• Halfter U, Ishitani M, Zhu J-K. The Arabidopsis SOS2 protein kinase physically interacts with and is activated by the calcium-binding protein SOS3. Proc Natl Acad Sci USA. 2000;97:3735–3740. [PMC free article] [PubMed]
  • Hanks SK, Quinn AM. Protein kinase catalytic domain sequence database: identification of conserved features of primary structure and classification of family members. Methods Enzymol. 1991;200:38–62. [PubMed]
  • Harmon AC, Gribskov M, Harper JF. CDPKs—a kinase for every Ca2+ signal? Trends Plant Sci. 2000;5:154–159. [PubMed]
  • Holdaway-Clarke TL, Feijo JA, Hackett GR, Kunkel JG, Hepler PK. Pollen tube growth and the intracellular cytosolic calcium gradient oscillate in phase while extracellular calcium influx is delayed. Plant Cell. 1997;9:1999–2010. [PMC free article] [PubMed]
  • Iacovelli L, Sallese M, Mariggio S, De Blasi A. Regulation of G-protein-coupled receptor kinase subtypes by calcium sensor proteins. FASEB J. 1999;13:1–8. [PubMed]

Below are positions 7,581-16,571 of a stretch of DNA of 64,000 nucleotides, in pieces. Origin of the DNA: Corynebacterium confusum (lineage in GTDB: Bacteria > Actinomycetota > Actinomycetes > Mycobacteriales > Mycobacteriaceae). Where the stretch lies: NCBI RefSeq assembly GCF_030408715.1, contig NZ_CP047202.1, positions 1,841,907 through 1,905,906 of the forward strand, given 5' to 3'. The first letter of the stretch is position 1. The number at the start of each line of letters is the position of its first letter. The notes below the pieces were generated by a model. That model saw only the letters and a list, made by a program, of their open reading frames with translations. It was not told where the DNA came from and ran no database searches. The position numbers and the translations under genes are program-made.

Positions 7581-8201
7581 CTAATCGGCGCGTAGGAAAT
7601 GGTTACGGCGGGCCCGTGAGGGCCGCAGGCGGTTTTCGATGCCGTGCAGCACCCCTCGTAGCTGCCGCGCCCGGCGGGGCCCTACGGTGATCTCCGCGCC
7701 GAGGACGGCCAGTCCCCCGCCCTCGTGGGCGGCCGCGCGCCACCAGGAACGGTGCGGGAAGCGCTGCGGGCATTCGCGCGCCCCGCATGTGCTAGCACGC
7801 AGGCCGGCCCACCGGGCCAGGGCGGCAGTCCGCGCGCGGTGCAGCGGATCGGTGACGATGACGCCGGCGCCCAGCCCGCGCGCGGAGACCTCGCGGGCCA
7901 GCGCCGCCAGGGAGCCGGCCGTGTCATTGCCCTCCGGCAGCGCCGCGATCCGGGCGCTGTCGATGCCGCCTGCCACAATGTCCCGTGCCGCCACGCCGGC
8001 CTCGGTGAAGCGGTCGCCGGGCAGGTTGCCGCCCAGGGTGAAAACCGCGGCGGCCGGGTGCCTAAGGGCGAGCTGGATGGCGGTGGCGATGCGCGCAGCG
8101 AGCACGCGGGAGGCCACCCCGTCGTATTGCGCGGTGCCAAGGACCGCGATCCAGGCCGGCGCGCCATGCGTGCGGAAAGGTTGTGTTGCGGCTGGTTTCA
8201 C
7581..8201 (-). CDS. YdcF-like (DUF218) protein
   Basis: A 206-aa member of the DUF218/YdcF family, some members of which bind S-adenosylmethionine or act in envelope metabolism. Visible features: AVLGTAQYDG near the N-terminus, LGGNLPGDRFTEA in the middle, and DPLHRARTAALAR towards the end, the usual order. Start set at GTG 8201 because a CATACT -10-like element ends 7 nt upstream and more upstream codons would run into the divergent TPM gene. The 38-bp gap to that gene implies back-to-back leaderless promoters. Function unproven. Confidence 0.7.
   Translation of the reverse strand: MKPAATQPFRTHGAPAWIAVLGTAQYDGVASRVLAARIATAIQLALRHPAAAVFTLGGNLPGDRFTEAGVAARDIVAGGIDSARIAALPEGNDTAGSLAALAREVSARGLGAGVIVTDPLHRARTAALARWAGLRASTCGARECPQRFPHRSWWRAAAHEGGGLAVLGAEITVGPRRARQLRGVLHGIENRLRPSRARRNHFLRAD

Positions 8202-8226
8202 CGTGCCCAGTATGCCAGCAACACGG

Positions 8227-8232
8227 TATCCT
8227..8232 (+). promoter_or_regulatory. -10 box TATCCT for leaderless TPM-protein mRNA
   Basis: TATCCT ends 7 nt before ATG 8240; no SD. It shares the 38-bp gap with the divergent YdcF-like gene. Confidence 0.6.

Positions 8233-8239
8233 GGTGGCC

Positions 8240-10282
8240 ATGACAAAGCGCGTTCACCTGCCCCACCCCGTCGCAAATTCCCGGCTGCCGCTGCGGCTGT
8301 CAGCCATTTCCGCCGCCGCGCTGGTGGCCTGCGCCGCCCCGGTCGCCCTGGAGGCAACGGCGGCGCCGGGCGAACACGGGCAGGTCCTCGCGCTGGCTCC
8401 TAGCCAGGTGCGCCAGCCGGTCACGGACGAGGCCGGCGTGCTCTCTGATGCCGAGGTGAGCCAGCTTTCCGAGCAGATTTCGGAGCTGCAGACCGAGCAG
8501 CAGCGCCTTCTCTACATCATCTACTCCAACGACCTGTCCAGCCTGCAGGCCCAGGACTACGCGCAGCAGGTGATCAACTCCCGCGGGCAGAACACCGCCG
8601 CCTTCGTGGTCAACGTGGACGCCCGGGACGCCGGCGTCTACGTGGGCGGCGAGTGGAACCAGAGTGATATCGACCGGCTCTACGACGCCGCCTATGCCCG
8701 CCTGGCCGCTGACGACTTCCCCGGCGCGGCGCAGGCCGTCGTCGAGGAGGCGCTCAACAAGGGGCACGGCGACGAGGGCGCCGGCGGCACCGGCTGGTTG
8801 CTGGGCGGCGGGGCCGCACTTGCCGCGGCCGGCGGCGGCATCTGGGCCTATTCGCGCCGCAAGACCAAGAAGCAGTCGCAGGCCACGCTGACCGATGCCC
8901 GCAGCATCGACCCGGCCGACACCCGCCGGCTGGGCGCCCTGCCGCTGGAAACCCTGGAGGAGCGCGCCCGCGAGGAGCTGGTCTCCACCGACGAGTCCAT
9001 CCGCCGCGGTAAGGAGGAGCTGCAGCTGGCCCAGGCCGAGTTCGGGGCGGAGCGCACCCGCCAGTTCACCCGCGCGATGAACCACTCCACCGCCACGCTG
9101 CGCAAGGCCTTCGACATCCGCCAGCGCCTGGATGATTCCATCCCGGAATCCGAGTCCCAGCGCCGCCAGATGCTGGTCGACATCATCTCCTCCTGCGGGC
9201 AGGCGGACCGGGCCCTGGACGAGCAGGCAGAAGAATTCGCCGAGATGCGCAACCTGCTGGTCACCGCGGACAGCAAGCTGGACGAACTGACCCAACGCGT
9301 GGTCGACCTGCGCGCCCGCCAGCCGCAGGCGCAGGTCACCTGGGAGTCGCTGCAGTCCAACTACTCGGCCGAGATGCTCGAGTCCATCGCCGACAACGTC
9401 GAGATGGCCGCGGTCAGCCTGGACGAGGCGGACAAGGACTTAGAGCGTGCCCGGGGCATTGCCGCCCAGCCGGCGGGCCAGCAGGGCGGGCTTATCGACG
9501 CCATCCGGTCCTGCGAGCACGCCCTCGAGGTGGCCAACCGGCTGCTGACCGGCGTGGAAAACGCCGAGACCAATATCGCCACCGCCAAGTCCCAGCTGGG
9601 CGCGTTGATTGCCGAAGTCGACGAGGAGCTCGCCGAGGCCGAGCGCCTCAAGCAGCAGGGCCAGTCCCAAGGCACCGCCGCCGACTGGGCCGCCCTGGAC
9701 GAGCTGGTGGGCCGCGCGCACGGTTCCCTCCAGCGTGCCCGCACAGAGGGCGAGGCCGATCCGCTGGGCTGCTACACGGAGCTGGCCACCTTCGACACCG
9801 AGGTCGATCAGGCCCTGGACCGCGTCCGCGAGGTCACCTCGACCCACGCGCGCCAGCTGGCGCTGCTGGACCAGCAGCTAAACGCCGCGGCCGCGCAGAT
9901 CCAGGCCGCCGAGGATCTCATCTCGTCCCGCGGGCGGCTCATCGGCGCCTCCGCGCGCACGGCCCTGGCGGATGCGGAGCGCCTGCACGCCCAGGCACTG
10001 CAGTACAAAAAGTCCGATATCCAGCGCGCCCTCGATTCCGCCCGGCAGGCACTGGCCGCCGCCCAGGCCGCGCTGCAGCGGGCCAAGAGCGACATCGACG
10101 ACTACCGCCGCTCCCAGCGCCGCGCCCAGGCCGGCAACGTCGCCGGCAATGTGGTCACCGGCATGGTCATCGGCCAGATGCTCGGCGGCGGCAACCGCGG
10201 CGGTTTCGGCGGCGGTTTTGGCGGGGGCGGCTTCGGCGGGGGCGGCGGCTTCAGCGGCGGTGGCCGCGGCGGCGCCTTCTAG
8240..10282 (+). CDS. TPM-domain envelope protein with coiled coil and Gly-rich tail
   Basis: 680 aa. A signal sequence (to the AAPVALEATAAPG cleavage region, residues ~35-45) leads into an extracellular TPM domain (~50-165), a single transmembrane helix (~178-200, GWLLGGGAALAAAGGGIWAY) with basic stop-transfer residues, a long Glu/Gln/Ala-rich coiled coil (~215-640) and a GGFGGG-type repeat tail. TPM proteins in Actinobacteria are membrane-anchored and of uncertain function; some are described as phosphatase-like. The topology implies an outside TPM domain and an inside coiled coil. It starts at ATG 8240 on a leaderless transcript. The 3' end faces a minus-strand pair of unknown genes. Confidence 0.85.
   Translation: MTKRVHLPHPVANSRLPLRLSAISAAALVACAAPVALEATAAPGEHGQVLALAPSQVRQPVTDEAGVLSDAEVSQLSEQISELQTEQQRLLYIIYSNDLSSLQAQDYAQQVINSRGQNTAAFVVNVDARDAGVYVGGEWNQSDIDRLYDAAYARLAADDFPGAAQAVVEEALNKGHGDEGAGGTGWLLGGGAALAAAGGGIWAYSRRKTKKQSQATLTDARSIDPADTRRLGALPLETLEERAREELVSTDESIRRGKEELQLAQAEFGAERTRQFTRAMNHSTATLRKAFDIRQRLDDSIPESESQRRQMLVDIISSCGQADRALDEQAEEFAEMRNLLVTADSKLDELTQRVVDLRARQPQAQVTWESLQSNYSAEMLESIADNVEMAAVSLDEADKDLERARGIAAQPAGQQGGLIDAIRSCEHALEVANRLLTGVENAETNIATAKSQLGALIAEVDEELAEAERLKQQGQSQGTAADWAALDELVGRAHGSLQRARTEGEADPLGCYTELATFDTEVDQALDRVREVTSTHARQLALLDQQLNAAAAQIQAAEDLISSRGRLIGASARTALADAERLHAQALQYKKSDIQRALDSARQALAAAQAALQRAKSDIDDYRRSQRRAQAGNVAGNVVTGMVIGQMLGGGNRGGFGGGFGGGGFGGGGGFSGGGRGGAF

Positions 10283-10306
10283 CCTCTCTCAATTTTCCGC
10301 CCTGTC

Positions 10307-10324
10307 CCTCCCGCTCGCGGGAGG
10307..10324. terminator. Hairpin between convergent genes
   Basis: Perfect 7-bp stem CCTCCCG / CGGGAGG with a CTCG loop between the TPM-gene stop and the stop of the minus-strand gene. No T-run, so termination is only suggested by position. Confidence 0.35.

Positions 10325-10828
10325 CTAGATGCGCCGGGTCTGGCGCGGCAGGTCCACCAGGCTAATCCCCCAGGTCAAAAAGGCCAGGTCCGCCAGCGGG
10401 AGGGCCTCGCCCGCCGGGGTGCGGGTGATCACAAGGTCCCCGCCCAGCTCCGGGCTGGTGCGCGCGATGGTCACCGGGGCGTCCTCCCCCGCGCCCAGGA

• Ito H, Fukuda Y, Murata K, Kimura A. Transformation of intact yeast (Saccharomyces cerevisiae) cells treated with alkali cations. J Bacteriol. 1983;153:163–168. [PMC free article] [PubMed]
  • Kim J, Harter K, Theologis A. Protein-protein interactions among the AUX/IAA proteins. Proc Natl Acad Sci USA. 1997;94:11786–11791. [PMC free article] [PubMed]
  • Kim K-N, Fisher DK, Gao M, Guiltinan MJ. Genomic organization and promoter activity of the maize starch branching enzyme I gene. Gene. 1998;216:233–243. [PubMed]
  • Klee CB, Ren H, Wang X. Regulation of calmodulin-stimulated protein phosphatase, calcineurin. J Biol Chem. 1998;273:13367–13370. [PubMed]
  • Knight H, Trewavas AJ, Knight MR. Cold calcium signaling in Arabidopsis involved two cellular pools and a change in calcium signature after acclimation. Plant Cell. 1996;8:489–503. [PMC free article] [PubMed]